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Nanocomposites – from research to reality

SpecialChem / Nov 3, 2004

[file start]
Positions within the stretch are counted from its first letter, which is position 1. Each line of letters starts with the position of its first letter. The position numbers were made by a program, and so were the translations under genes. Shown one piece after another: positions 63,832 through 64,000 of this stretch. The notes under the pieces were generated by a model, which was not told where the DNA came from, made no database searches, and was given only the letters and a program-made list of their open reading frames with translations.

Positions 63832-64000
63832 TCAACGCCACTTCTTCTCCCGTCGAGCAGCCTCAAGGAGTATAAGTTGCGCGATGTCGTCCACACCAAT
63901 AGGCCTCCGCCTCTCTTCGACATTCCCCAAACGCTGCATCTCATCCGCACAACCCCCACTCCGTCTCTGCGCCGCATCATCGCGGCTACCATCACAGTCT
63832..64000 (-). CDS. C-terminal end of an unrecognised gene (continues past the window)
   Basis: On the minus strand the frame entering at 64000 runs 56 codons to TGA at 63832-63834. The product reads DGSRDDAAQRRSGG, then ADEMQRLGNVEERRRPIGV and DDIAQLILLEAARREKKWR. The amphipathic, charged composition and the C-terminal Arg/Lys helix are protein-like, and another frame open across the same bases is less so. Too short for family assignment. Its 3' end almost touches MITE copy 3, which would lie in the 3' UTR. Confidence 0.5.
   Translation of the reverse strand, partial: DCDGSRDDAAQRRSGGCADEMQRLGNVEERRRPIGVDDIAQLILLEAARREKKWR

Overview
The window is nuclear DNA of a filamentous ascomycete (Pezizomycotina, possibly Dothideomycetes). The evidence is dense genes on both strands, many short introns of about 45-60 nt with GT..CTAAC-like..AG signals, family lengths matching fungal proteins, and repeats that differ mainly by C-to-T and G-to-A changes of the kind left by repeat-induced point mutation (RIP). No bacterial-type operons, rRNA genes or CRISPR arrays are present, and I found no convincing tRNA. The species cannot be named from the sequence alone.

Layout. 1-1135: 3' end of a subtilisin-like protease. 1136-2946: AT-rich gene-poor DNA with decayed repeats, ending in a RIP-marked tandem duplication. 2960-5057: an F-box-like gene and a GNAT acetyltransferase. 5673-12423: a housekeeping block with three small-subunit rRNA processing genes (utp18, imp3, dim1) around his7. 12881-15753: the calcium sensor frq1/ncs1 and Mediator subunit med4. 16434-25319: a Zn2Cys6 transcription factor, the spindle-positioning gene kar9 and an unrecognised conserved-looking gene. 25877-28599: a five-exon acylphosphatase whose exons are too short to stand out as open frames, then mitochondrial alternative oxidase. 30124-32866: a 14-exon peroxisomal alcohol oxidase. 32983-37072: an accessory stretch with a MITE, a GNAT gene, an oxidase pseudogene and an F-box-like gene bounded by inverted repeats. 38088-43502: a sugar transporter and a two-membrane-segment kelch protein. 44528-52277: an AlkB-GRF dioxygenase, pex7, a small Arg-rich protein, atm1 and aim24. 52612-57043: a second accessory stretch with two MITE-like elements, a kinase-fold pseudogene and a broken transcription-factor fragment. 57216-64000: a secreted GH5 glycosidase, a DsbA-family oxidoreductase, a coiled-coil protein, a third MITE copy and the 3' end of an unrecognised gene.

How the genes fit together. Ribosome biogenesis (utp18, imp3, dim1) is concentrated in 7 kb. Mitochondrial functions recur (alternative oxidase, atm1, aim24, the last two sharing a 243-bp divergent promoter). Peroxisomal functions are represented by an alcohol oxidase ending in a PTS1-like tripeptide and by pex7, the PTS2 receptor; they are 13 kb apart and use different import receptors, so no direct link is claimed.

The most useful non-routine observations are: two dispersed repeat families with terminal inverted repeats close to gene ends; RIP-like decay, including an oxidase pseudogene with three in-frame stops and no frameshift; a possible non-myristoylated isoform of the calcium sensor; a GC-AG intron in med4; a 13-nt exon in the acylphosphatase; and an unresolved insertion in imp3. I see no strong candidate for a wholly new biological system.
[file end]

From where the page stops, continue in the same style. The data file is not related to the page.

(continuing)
Recently, layered silicate based nanocomposites have found a lot of attention as a simple and cost effective method to enhance polymer properties by the addition of a small amount of suitable designed fillers (organoclays), leading to the creation of composite materials where the reinforcing particles are distributed in the polymeric matrix at the nanometer level. Depending on the nature of the filler distribution within the matrix, the morphology of the generated nanocomposites can evolve from the so-called intercalated nanocomposites with a regular alternation of the layered silicates and polymer monolayers to the exfoliated (delaminated) type of nanocomposites where the layered silicates are randomly and homogeneously distributed within the polymer matrix (figure 1). The easiest and economic most interested way to produce these types of materials is kneading the polymer in the molten state with a layered silicate such as montmorillonite, usually modified organophilic by exchanging the native Na+ interlayer cation with an alkylammonium cation.

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